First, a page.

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They Hear But Do Not See

So I was at the checkout line at a local Sam’s Club the other day, when I spied the person ahead of me completing a Windows 7 upgrade purchase. Now I probably should have just kept my mouth shut, but I never learned the finer points of that level of discretion, and I was feeling especially bold, so I spoke up.

As the cashier pretended to ignore the conversation, I suggested to the customer that maybe it was time to save over $100 of his hard earned money and invest it as a downpayment on a Mac. Yes, I smiled, to avoid conveying the impression that I was just being a smart aleck.

Fortunately, the customer was pretty gracious about the whole thing, and took my comments with a touch of good humor. He also admitted that his son had a new MacBook and had been strongly urging him to join the crowd and abandon his PC. When I asked why he hadn’t listened to his son, he laughed and said, well, he was running Office and all and he really didn’t want to go through the trouble of switching right now.

After explaining that there were tools to simplify the migration, my final salvo was a reminder that there was indeed a great version of Office for the Mac. I let the matter drop there, until he was informed that the version of the Windows 7 upgrade he wanted, Home Premium, was out of stock, but they could give him a break on, say, an Ultimate upgrade pack. At this point, I simply remarked, “Well, maybe God is trying to tell you something,” laughed and let the matter drop.

Now I am certainly willing to bet this particular Windows user isn’t about to switch anytime soon, or ever, unless his son manages to ultimately convince him that he ought to move to the Mac.

In the larger scheme of things, I’ve seen this very scene repeated on a number of occasions when I’ve made similar suggestions to people I know. Eventually some of them do make the transition and are the better for it. I’ve never personally encountered any evidence of buyer’s remorse.

But you have to look at the excuses for why Windows users won’t abandon that platform, and it is usually not because they actually prefer the Microsoft Way.

One common reason is the fact that Windows holds over 91% of the global operating system market, and that is the beginning and end of the argument. After all, they’re in good company, since market share must equate to quality. This is always a good time to invoke the McDonald’s argument, reminding them that more people eat at that fast food chain than at any other restaurant. Does that mean McDonald’s has the best food?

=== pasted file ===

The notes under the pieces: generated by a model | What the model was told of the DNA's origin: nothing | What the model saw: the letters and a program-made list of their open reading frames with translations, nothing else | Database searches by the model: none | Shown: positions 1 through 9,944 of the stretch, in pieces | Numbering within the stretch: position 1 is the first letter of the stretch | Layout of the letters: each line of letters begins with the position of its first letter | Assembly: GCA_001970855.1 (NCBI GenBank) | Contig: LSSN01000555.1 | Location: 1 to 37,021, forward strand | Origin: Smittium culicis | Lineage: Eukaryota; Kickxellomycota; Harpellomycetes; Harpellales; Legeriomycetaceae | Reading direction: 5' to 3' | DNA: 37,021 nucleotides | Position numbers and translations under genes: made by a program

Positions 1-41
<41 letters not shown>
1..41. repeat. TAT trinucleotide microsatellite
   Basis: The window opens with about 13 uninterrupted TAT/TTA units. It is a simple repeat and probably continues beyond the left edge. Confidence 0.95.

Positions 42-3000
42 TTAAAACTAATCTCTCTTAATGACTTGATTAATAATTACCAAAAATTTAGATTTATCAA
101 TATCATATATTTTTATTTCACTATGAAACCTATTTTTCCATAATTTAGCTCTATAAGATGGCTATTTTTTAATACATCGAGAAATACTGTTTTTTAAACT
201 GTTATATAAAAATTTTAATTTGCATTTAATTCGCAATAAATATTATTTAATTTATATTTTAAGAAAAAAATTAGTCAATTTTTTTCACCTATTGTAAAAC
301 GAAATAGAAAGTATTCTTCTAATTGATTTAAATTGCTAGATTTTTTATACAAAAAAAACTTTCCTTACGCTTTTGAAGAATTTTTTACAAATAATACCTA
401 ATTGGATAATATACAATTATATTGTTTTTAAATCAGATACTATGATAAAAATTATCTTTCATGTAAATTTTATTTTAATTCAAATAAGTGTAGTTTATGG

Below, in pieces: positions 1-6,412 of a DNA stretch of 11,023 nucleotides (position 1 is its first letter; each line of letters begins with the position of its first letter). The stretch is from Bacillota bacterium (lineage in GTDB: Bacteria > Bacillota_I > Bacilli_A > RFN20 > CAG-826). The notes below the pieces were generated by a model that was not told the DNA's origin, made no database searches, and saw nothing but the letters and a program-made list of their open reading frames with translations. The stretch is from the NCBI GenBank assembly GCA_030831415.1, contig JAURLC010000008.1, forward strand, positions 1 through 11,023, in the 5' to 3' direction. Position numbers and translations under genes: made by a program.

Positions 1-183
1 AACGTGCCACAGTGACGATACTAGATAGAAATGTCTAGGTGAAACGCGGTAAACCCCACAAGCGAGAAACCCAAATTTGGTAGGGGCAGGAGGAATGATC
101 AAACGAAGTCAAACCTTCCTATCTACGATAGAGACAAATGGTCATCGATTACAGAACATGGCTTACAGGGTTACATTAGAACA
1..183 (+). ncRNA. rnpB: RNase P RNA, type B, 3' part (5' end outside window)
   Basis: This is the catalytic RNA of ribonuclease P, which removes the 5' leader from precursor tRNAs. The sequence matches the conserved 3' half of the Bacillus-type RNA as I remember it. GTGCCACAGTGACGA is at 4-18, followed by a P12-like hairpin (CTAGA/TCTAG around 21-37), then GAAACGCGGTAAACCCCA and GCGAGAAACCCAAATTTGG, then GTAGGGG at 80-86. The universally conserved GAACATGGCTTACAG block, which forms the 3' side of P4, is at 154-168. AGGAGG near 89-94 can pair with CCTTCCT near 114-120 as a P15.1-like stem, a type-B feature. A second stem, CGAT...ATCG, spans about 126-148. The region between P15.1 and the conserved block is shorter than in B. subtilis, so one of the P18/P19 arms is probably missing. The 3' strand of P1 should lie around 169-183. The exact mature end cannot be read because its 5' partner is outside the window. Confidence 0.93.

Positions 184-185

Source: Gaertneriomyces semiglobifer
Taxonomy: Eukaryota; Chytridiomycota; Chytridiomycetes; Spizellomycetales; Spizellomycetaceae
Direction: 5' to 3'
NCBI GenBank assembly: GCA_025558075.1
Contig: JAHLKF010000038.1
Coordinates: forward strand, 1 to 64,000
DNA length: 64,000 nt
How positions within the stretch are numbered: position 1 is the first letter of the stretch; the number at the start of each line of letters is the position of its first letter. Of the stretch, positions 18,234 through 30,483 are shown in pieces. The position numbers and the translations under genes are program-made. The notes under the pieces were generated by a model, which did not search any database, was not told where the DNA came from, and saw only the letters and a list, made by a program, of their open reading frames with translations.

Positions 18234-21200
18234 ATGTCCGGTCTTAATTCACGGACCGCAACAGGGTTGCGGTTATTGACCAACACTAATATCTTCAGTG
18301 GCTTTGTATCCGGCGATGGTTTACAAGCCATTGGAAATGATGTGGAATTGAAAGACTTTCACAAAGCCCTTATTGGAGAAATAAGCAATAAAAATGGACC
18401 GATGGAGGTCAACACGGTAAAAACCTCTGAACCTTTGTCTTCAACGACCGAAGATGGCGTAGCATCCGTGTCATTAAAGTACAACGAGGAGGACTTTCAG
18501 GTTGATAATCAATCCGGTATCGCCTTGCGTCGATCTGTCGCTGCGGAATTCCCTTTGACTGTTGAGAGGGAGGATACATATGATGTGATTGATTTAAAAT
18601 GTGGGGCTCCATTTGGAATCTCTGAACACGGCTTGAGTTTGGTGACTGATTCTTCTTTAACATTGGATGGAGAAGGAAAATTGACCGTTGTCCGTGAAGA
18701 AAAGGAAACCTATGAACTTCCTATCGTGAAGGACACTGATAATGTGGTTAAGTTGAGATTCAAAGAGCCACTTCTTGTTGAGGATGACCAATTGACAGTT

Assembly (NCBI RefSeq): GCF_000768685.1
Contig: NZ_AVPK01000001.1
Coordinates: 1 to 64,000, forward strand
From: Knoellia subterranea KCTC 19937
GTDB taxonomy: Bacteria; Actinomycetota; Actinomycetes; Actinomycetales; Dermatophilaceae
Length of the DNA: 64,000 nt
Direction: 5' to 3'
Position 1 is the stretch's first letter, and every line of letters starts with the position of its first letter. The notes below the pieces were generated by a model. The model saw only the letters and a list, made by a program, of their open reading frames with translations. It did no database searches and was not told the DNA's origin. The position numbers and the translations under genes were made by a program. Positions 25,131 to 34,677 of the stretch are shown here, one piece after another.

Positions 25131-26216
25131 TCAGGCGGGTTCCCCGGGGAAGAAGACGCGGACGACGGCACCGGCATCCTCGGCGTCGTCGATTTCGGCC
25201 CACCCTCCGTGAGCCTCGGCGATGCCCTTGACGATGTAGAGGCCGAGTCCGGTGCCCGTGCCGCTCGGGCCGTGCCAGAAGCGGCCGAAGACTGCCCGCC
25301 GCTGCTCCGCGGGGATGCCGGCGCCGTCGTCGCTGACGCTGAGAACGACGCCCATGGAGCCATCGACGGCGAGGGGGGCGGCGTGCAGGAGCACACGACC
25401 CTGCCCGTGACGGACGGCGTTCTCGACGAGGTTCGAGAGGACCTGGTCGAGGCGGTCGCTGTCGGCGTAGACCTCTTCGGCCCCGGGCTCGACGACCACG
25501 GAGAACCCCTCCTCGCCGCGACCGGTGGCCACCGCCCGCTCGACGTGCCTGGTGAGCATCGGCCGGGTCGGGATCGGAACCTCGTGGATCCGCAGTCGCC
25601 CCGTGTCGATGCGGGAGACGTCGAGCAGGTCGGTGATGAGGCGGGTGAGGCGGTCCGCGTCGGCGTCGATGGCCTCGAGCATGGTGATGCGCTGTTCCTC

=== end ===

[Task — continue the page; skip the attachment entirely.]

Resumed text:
Lesser protests return to the common Mac myths that were perpetuated in the early days. First, that there’s very little software for Macs. This is an argument that you can win or lose depending on the software they actually need. If their business requires a vertical market app for which there’s no Mac equivalent, the argument may be over and done with. After all, a personal computer is a tool to run applications, and there’s no sense moving to a new platform, which is never easy in the best of circumstances, if the software you need is not available, and moving to something else may present serious obstacles.

However, that’s not a frequent occurrence. Most people use Office and other products that are either readily available in Mac versions, or for which useful — and often superior — substitutes might be found. I should mention, in passing, that I have pretty much converted all of my former Office documents to Apple’s iWork, and I do not feel that I am suffering at all for the experience.

The final argument is one that has lots of terms and conditions that don’t lend themselves to a few pithy one liners. Yes, the PC is cheaper than the Mac, but the argument doesn’t end there, as most of you know. The cause is largely the result of the fact that Apple absolutely refuses become just another bottom feeder by catering to customers who want cheap gear.

However, when you actually compare a Mac with a PC with all options and bundled software as equivalent as possible, the price difference is usually minimal or non-existent. This rule-book applies to every single Mac out there, but finding true equivalents can be a chore. It’s not just a matter of matching up a note-book’s screen size, processor type, RAM complement and hard drive size. There are all those little extras on the Mac, such as the built-in 802.11n and Bluetooth wireless networking, gigabit Ethernet, premium-quality LCD panels, extended life batteries, plus the rich selection of bundled software, such as Apple’s iLife, for which there are few even close equivalents on the Windows platform.

It’s also true that every version of Windows, save for Ultimate, is a crippled version, and you have to pay extra to get the top of the line. Mac OS X has the same features regardless of which Mac you purchase, and the basic software packages are essentially the same. But this is an argument you will never win, because the skeptic will just complain that they don’t want to pay for features they feel they don’t need, not realizing that adding them later on, if possible, might cost a whole lot more than they save during the initial purchase.

As I said, they hear but do not see, and that’s one main reason why the PC to Mac transition will continue to move at a very slow pace, unless Microsoft does something incredibly stupid. Or at least more stupid than anything they’ve done up till now.